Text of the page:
“In the civil defense week, five specialized exercises will be staged to test the readiness of emergency electricity generators, cyber preparedness for infrastructures, biological defense, ports and coasts, and modern threats in metro stations,” Brigadier General Jalali said.
He further pointed out that some of the drills were also staged last year. “As regards the drills to test the preparedness of electricity generators, last year we suddenly cut the power of Natanz nuclear site, the telecommunication (center of the country) and Jamaran site to see the level of their preparedness,” he said.
Jalali said the biological defense also started concurrent with the arrival of Hajj pilgrims from Mecca to test illnesses such as SARS. SARS or Severe acute respiratory syndrome is a viral respiratory disease of zoonotic origin caused by the SARS coronavirus (SARS-CoV.)
Earlier this year, General Jalali had announced that Iran was planning to stage cyber exercises in the near future.
“The cyber maneuvers bylaw has been prepared and will be circulated among the relevant organizations in a bid to improve and materialize the civil defense objectives in the field of cyber,” Jalali said, addressing a seminar of civil defense director-generals of different Iranian provinces.”
He noted the Civil Defense Organization also plans to set regulations in the near future for the country’s vital infrastructures in a bid to achieve complete safety in the cyber field.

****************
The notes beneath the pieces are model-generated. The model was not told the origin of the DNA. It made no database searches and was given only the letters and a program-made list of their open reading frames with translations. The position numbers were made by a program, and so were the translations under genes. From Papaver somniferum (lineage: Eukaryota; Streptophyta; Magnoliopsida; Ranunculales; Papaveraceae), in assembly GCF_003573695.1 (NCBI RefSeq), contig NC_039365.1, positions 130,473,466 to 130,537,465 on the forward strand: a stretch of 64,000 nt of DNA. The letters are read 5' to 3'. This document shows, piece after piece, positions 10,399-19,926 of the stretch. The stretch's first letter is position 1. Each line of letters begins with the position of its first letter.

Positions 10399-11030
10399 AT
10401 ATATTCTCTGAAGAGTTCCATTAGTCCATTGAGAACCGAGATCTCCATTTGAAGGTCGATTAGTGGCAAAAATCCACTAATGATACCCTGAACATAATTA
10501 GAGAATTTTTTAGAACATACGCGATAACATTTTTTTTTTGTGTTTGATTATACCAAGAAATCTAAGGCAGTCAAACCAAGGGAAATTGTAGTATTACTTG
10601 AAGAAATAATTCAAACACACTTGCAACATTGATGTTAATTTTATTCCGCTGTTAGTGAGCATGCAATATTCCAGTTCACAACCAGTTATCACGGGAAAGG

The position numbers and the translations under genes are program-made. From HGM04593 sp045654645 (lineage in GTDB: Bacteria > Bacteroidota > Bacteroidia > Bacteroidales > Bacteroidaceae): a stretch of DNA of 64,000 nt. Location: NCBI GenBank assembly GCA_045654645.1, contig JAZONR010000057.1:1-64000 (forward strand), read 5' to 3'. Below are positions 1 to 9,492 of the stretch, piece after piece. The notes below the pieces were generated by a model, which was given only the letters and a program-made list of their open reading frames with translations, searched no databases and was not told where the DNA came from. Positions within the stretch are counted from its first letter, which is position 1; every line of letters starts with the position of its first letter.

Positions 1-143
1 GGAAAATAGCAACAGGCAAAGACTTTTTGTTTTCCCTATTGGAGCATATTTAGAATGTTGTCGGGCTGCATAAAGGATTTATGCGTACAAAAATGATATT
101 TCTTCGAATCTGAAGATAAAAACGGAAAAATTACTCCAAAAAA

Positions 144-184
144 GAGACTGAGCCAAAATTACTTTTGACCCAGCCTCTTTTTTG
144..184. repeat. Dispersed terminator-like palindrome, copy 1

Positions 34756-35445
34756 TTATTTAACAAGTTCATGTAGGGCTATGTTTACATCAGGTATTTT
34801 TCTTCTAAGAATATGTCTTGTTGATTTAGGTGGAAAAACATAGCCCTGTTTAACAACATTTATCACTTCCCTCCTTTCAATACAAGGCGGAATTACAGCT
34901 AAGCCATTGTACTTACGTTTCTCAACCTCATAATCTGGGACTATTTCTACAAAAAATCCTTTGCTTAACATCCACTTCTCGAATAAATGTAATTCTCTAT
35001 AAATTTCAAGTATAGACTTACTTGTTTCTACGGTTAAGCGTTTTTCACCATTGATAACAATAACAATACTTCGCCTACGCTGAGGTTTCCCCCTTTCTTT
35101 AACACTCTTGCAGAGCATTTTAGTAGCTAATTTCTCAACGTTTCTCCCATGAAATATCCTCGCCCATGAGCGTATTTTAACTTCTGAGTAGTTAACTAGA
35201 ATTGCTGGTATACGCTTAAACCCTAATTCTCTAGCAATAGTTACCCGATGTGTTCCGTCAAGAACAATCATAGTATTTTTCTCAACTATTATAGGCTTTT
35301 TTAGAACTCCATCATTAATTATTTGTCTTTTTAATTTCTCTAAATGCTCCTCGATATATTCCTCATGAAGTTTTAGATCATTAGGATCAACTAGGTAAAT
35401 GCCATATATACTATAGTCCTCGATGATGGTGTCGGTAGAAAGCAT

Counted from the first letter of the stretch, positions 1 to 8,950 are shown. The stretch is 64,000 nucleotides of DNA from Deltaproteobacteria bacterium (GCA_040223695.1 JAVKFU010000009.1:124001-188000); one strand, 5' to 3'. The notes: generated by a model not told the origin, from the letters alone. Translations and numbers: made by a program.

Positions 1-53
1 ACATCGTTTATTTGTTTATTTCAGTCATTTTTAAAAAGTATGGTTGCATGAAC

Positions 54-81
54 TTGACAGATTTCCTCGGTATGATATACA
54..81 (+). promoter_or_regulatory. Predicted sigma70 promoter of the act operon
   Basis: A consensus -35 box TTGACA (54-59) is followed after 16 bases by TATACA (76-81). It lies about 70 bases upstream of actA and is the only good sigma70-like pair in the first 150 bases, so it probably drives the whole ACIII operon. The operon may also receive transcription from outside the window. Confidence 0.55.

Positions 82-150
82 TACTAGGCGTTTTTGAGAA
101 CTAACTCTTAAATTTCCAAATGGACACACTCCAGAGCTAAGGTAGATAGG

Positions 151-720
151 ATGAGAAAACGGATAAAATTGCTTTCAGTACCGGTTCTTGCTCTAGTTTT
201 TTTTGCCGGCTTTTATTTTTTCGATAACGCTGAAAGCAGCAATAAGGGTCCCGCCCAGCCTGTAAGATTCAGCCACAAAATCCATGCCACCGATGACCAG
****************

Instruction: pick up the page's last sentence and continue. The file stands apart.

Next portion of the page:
“Vital infrastructures fall within the first layer of the information technology and if they stop functioning, it will cause danger at national security level,” he added.
In the last few years, various Iranian industrial, nuclear and government bodies have come under growing cyber attacks, widely believed to be designed and staged by the US and Israel.
Wide-scale cyber attacks on Iranian facilities started in 2010 after the US and Israel tried to disrupt the operation of Iran's nuclear facilities through a worm which later came to be known as Stuxnet.
US intelligence officials revealed in April 2012 that the Stuxnet malware was not only designed to disrupt Iran's nuclear program, but was part of a wider campaign directed from Israel that included the assassination of the country’s nuclear scientists.
In March 2012, the Islamic Republic of Iran announced plans to strengthen its cyber power by establishing a Supreme Council of Cyberspace to defend the country against cyber attacks.